Purple Ed’s first speech as leader of the Labour party

In Ed Milliband’s first speech as Labour party leader he admitted the Iraq war was wrong and stated on the economy:

“We must protect those on middle and low incomes. They did nothing to cause the crisis but are suffering the consequences.”

“But what we should not do as a country is make a bad situation worse by embarking on deficit reduction at a pace and in a way that endangers our recovery.

You see, it’s obvious really, when you cancel thousands of new school buildings at a stroke, it isn’t just bad for our kids, it’s bad for construction companies at a time when their order books are empty.”

He mentioned the real red, Ralph Milliband:

“I suppose not everyone has a dad who wrote a book saying he didn’t believe in the Parliamentary road to socialism.”

 The history of the German Social Democractic Party and Chile 1973 all support Ralph Millibands views rather than his sons, the Labour Party never has and never will be Socialist. Even Ed’s break with New Labour looks shaky already with his pandering to the right on Immigration and stating “We changed Clause 4. We were right to do so.” What his speech does highlight is both the space opening up for the argument of resistance to the cuts but also the need to build coalitions of students, service users, the unemployed and trade unionists to lead the fight back on the ground. The leaders we need will be in workplaces taking the fight to the Tories, standing up against racism and war.

Ed’s full speech at BBC

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2 responses to “Purple Ed’s first speech as leader of the Labour party

  1. Ed is positioning himself as part of the “new generation”; taking on establishment politics with… pro-establishment, centre-ground politics! He’s blatantly trying to tap into the public mood of general disgust and alienation from the political establishment.

    With respect to cuts, he believes in selectively opposing the most unpopular, but implementing the majority of cuts at a slower pace. It looks very unprincipled and opportunistic.

    He proposes a higher bank levy, which is fair enough, but the details aren’t specified.

    “we did not do enough to address concerns about some of the consequences of globalisation, including migration.
    All of us heard it. Like the man I met in my constituency who told me he had seen his mates’ wages driven down by the consequences of migration.”

    It almost sounds like he’s blaming immigrants (and not the bosses) for wages being reduced, but he does follow this up a few paragraphs later with
    “Employers should not be allowed to exploit migrant labour in order to undercut wages.”

    How does he plan to enforce this?

    “Responsible trade unions are part of a civilised society”
    By this, he means unions which don’t go on strike. When the Labour leaders were on Question Time, he wouldn’t pledge his support for the London Firefighters Firefighters, all of which are being sacked and re-employed on worse conditions. If he’s not willing to lend his name to that, just what would he support?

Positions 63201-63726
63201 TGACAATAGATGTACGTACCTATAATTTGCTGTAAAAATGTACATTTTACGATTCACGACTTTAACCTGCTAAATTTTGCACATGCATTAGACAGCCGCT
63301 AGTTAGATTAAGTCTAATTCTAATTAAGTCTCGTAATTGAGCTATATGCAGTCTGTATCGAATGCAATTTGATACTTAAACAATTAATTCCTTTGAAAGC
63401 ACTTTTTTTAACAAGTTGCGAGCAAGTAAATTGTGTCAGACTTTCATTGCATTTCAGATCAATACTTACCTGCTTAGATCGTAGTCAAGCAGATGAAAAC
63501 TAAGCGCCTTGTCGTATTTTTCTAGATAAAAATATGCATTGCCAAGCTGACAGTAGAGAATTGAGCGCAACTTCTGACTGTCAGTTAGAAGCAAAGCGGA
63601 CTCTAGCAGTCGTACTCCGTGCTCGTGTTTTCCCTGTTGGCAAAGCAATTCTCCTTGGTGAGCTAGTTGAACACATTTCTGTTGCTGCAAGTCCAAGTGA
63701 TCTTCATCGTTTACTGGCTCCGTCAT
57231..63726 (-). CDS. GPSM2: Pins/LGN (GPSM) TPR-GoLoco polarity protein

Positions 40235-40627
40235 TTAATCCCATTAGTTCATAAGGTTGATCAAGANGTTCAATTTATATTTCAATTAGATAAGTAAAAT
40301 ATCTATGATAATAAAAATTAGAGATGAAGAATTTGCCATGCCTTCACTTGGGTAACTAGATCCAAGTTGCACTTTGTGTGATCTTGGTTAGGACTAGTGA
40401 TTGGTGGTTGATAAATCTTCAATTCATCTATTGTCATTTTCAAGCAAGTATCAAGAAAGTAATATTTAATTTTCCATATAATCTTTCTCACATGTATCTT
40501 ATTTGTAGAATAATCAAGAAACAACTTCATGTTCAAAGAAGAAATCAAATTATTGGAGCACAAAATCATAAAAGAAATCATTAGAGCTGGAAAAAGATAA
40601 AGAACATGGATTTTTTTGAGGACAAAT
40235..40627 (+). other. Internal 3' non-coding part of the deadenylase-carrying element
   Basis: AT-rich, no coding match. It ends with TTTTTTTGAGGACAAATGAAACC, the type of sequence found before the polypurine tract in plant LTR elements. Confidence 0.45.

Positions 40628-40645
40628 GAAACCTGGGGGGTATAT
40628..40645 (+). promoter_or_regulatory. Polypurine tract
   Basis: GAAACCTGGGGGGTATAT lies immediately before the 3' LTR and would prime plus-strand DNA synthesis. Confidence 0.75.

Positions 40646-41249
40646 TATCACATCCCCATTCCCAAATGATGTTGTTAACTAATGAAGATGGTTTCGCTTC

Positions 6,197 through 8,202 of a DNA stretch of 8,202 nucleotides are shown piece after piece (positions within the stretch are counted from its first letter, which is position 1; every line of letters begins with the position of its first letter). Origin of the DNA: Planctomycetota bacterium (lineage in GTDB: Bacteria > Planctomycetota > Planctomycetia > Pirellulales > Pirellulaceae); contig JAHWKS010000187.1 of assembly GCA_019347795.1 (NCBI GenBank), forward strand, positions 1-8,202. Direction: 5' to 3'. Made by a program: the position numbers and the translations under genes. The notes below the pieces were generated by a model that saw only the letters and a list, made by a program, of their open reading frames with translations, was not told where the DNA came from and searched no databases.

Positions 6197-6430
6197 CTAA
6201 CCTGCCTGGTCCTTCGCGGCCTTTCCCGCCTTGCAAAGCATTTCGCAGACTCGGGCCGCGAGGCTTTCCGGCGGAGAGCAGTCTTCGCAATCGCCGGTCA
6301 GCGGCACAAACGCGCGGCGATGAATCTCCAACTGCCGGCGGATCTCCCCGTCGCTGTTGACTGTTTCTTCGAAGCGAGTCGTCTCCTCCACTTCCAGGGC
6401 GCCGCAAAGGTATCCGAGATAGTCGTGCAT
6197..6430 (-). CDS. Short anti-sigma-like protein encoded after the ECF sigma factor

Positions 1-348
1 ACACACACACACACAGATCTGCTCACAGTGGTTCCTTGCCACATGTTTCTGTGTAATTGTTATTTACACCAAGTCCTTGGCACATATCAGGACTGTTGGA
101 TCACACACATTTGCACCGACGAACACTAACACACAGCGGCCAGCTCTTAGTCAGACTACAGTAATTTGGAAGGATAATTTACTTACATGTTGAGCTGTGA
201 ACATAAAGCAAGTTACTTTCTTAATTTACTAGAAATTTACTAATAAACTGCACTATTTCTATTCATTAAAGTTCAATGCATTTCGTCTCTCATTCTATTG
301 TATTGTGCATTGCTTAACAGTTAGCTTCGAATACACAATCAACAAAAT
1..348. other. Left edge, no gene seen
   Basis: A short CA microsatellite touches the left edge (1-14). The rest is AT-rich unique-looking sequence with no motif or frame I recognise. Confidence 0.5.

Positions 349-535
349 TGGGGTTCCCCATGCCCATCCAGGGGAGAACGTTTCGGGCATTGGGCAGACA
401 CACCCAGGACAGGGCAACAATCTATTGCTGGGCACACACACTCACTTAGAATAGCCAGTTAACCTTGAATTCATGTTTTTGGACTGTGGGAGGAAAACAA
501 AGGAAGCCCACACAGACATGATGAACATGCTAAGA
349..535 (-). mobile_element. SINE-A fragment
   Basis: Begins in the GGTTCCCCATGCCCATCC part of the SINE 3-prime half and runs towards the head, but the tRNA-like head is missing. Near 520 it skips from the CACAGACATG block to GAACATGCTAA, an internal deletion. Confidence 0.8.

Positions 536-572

“We need to win the public to our cause and what we must avoid at all costs is alienating them and adding to the book of historic union failures.”

    No mention of the book of historic union successes, then.

    “That is why I have no truck, and you should have no truck, with overblown rhetoric about waves of irresponsible strikes.
    The public won’t support them. I won’t support them. And you shouldn’t support them either.”

    There is nothing “irresponsible” about defending jobs, wages, conditions, safety and services. A strike is a very important weapon in the arsenal of the working class when they come under attack.

    “…I believe in not just a minimum wage but the foundation of our economy in the future must be a living wage.”

    That’s more like it.

    other things of note from the speech are his support for the occupation of Afghanistan and his opposition to the war on Iraq because “that war was not a last resort, because we did not build sufficient alliances, and because we undermined the UN”.

    He calls for an elected House of Lords and support for the Alternative Vote.

    He calls for the lifting of the blockade of Gaza and seems fairly sympathetic to Palestine in general, stating “the attack of the Gaza flotilla was so wrong.”

    He also says “politics has to be about leadership or it is about nothing.”
    Hahaha

    And that’s my analysis over with.

  2. I agree, full of contradictions. We can say at least he’s not his brother. Ed has already opposed the planned strike by BBC workers over pensions. BECTU, one of the journalist unions have put on record they are not happy with his response. Another Labour leader who is supposed to be in the pocket of the unions while the labour party gets the money and the union’s don’t get any support.

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